USB ext4 drive not recognized, why?

I was using an external USB drive formatted as VFAT and the My Cloud had no issues accessing it. However, when I reformatted the same drive as ext4 from my Linux workstation, it no longer recognizes the drive despite /proc/filesystems claiming to have ext4 support. In dmesg I see the following error:

EXT4-fs (sdb1): error loading journal

The device is recognized ok:

sd 3:0:0:0: [sdb] 9767475200 512-byte logical blocks: (5.00 TB/4.54 TiB)

I see several other errors as it appears to try to mount as JBD2, FAT, and ufsd. I explicitly unmounted and checked the drive from my workstation to make sure everything was ok before attempting to connect it to the My Cloud.

I tried to fsck the drive manually on the My Cloud, but it fails to find the proper fsck utility:

fsck (busybox 1.20.2, 2015-02-25 14:32:43 CST)                                                                                                                                                                                                        
fsck: No such file or directory      

I tried looking for fsck.ext4 but the only fsck I see (in /sbin/) is fsck -> busybox.

What’s going on here? Why can’t I access my drive?

EXT4 is not a supported format. The single bay My Cloud only supports the following formats on USB drives: NTFS or HFS+ or FAT32 .

External USB Drive File Systems Supported on a My Cloud

Oh, that’s interesting. Is this somehow related to the large block scheme built in the kernel? I don’t suppose there is any way around this is there by compiling a new kernel module or something? I’m trying to remotely sync an ext4 filesystem on an identical drive (via rsync) and while HFS+ is probably the closest to being compatible I’m still concerned about the issues this would pose.

Officially the supported formats are what is listed in that WD Support Knowledgebase link.

Unofficially there might be ways of modifying the My Cloud OS, depending on what My Cloud model you are using, to support additional formats. Primarily this may be done by using a different OS on certain My Cloud models. See the following discussion that some have successfully implemented (often after much work) to run different OS’s on their single bay or certain multi bay My Cloud models.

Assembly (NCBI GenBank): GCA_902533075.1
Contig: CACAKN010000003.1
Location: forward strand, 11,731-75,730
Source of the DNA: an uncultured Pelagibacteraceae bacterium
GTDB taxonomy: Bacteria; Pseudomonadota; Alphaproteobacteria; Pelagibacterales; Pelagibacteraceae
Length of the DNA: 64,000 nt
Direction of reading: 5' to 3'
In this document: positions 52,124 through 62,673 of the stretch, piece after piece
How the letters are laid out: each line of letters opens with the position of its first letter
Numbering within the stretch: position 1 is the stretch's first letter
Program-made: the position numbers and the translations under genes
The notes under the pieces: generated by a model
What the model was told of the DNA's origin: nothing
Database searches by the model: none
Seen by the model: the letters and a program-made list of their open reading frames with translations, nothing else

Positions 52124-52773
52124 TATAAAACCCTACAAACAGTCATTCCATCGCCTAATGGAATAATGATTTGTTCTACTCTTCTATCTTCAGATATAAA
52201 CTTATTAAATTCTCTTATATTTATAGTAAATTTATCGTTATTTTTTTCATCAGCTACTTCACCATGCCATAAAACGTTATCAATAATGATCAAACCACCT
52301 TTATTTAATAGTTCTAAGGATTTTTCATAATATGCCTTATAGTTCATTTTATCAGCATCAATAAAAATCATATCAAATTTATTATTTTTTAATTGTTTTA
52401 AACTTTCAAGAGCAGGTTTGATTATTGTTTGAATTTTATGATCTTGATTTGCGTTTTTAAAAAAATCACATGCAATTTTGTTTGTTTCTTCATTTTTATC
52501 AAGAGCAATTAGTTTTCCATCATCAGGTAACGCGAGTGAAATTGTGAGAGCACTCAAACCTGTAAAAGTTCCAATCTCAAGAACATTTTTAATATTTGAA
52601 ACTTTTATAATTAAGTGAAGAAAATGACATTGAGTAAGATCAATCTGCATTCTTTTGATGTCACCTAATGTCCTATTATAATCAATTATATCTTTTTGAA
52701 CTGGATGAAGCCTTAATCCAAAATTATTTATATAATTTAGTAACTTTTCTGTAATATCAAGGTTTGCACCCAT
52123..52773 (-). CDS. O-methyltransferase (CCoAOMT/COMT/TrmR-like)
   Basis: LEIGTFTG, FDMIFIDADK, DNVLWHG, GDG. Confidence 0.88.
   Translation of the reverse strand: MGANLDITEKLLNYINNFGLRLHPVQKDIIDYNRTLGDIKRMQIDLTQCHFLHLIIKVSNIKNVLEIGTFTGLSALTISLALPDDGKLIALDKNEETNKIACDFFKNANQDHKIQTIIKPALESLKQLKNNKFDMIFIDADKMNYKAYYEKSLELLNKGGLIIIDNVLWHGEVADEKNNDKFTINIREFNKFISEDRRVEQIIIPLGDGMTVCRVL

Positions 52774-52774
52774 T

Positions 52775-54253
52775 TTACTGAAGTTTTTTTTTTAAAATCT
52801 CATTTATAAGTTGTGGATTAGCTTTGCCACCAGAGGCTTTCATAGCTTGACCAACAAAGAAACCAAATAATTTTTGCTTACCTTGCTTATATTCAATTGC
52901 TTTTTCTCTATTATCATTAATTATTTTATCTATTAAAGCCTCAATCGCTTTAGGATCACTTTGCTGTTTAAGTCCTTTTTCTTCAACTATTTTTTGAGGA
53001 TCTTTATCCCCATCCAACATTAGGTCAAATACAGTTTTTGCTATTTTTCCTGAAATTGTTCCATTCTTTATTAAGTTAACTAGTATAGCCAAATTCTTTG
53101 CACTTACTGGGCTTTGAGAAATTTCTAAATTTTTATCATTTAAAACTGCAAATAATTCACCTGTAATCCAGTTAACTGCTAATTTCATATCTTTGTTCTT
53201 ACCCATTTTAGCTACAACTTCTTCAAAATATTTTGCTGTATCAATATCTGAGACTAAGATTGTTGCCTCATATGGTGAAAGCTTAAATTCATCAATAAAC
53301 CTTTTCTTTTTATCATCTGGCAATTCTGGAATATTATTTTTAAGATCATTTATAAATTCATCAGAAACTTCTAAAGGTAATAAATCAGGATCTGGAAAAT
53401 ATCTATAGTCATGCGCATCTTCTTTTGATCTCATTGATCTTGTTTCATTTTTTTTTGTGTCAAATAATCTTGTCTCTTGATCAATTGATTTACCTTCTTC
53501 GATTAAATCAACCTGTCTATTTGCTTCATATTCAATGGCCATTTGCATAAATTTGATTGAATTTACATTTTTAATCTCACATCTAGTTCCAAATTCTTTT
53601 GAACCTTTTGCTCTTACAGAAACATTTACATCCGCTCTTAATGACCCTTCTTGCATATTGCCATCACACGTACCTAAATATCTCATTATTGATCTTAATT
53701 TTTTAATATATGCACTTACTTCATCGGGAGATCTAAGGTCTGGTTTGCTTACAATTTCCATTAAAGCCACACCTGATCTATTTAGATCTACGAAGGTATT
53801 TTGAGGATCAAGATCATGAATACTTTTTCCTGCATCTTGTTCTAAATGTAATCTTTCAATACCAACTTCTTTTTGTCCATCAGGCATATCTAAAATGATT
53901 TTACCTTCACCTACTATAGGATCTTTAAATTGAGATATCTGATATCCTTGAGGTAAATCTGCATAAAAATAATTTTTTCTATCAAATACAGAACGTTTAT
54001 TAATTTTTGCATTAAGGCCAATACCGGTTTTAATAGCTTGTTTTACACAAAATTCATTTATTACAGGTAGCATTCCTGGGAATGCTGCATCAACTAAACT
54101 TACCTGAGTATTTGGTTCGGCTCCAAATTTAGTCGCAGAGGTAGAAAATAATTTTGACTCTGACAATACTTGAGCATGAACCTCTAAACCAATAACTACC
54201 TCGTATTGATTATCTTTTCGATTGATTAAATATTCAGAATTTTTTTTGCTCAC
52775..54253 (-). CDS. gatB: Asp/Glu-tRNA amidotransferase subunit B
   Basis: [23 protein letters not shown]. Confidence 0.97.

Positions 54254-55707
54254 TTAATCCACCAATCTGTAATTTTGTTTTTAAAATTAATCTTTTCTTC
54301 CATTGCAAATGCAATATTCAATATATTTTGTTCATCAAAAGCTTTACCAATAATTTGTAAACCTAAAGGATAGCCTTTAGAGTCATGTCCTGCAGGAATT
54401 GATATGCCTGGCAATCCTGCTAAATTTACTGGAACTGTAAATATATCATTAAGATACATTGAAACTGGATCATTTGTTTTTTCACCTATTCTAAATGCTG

The main issue with the single bay My Cloud models is the modified firmware that WD created as the OS. You cannot do an apt-get to install modules on them as they typically brick the device. One can try building their own modules or modifying the existing ones by compiling their own OS using the GPL firmware WD makes available on the WD Support page for each My Cloud model. But again it takes time, effort and above all knowledge to successfully do so.

There are no issues using rsync to copy data to or from a My Cloud device to another NAS other than the need to generally have to do it via SSH. I’ve done it between a Synology NAS and a first gen single bay My Cloud. Its once again an unofficial method, not one endorsed or supported by WD with respect to single bay My Cloud models.

Hi Bennor,
Thanks for your reply, I’ll definitely take a look at the link you provided. At some point in the past I installed the latest development tools on the device and actually got node.js to compile to the point where node itself would work - not npm much less things like node-gyp, and you’re right it was a lot of work. :slight_smile:

What specific My Cloud device do you have? Outside of the GPL firmware files there are no official “development tools” for the single bay/single drive My Cloud models. If you have a multi bay My Cloud model you should see the specific subforum for it where people who are more familiar with that device may be able to assist with further questions.

Network Attached Storage

This subforum (My Cloud) generally discusses the single bay/single drive My Cloud (not My Cloud Home) line of devices.

It’s a single bay “Gen 2” device with the “v2” firmware. At the moment I’m having trouble finding where I actually installed the tools on the device, but it was the Synology toolchain (I posted a thread about this in 2017).